15. Leave empanadas to rest for around 15 minutes before serving.

Vichenzo Sin Tacc

Last year, I made my bi-annual pilgrimage to Buenos Aires – also known as the Europe of the south. This beautiful, hectic city was my home for almost three years in my twenties and will continue to draw me back every so often, not least because some of my bestest friends in the world live there. A huge part of my time in Argentina revolved around food – cuisine which is traditionally gluten-heavy. Yes, steak is the main act but when Argentines aren’t eating steaks, they’re usually tucking into amazing fresh pastas and milanesas – a tradition passed down from the Italian community that settled there at the turn of the 20th century. So, returning to this city has often made me nervous, for obvious gluten-related reasons.

What I discovered upon returning was a complete surprise however. The city’s gluten free scene in the last three years has totally exploded, with a long list of 100% gluten free eateries and bakeries sprouting up in multiple areas. Luckily for us, that explosion includes the 100% gluten free bakery and pasta factory Vichenzo, tucked away in the Montserrat neighbourhood, which is a hop skip and a jump from Avenida de Julio.

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Vichenzo opened its doors to the public in October 2015, primarily as a pasta producer. “The original idea was to create a high quality and delicious product that would, in addition, be gluten free and safe for coeliacs or those intolerant to gluten,” Vichenzo co-founder Gaston told me. “We saw the gluten free market as a challenge, and one that would make us grow,” Gaston said. The pair therefore put their learnings from their pasta maestro and store namesake Vicente Fabiz to use and created a range of fresh, gluten free pastas using traditional methods and machinery. The range of traditional pastas on offer in store quickly expanded beyond spaghetti and gnocchi to delights including spinach tagliatelle, beetroot ravioli, salmon casoncelli and more. Today, the store acts also as a bakery, offering a huge array of fresh bread, pastries, cakes and beyond.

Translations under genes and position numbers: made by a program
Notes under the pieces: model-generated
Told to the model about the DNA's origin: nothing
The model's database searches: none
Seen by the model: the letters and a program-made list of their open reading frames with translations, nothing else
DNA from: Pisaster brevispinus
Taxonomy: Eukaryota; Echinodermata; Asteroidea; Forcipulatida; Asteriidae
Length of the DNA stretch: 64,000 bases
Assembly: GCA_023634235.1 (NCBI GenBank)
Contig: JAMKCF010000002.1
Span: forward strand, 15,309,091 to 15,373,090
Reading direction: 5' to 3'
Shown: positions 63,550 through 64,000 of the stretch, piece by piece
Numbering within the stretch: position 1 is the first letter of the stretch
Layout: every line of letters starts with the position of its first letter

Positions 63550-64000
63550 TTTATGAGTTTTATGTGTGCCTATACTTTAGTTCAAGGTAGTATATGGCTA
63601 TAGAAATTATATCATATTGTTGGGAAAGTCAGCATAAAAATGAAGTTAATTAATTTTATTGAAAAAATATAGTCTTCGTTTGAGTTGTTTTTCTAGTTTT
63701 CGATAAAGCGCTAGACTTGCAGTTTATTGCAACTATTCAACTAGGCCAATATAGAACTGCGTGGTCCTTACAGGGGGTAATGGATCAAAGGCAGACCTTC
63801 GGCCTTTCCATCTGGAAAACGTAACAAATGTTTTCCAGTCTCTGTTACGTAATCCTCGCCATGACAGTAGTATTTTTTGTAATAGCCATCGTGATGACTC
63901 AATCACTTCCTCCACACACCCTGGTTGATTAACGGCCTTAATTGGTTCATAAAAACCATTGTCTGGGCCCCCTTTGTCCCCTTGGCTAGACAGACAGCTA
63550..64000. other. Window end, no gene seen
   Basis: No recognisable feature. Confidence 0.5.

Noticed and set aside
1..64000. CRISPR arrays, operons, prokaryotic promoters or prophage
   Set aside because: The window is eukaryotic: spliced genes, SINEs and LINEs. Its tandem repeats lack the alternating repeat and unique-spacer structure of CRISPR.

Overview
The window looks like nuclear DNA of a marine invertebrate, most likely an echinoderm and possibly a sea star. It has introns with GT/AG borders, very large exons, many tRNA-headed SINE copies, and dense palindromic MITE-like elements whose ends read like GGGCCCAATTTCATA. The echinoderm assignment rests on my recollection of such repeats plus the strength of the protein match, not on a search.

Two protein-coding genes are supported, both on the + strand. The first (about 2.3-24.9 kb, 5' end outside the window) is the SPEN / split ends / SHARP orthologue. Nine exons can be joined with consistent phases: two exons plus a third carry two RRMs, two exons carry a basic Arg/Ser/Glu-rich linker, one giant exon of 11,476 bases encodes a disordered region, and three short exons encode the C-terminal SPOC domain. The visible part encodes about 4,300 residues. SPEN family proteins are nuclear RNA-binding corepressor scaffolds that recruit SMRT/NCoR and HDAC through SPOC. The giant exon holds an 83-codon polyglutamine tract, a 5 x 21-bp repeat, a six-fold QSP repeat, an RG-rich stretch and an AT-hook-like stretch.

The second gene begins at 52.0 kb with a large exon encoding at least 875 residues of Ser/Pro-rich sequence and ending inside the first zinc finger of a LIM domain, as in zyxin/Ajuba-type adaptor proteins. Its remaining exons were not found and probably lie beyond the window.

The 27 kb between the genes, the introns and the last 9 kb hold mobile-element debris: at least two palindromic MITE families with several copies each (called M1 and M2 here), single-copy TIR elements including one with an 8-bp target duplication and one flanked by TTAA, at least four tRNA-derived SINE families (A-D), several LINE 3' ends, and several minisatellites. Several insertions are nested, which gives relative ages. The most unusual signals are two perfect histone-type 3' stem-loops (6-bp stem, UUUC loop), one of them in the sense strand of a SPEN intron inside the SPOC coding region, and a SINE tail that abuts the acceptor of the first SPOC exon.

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“Many of our products came about because of what particular customers requested of us and they became permanent,” Gaston said, who told me when I visited the store that the store’s only enemy is time and the limitations that it creates. The duo have successfully overcome the trials and tribulations of creating gluten free dough for their pastas and pizzas. However, as everyone and anyone gluten free will know, this is a science, given that a change in the humidity of a kitchen or the slight over-pour of an ingredient can leave the dough unusable. Having tried and tested a multitude of the store’s offerings I can vouch for Vichenzo and the success it has had in creating top notch gluten free products, not least the ready-made pasta dishes and fresh Milanesa sandwiches on crusty bread that you can take to go and eat right then and there in the street.

Discovering that neither Gaston nor Pablo were themselves gluten free makes the story of Vichenzo all the more exciting. In my experience, gluten free businesses come about because of health issues in the owners or founders themselves and so having the opportunity to visit a shop where gluten free is just considered normal in the eyes of two non coeliacs really was an eye opener. Luckily for the people of Buenos Aires, Vichenzo will continue to grow as a business. While plans are still not finalized, it looks possible that the north of the city could be home to a new shop in the future. In the meantime, those reading this from outside of Argentina: get on a plane to Buenos Aires and head straight to Vichenzo. You will not be sorry and I can say with confidence you will never have had a gluten free experience like it!

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Vichenzo Sin Tacc (Closed on Sundays)
Salta 529
C1074 Buenos Aires
Argentina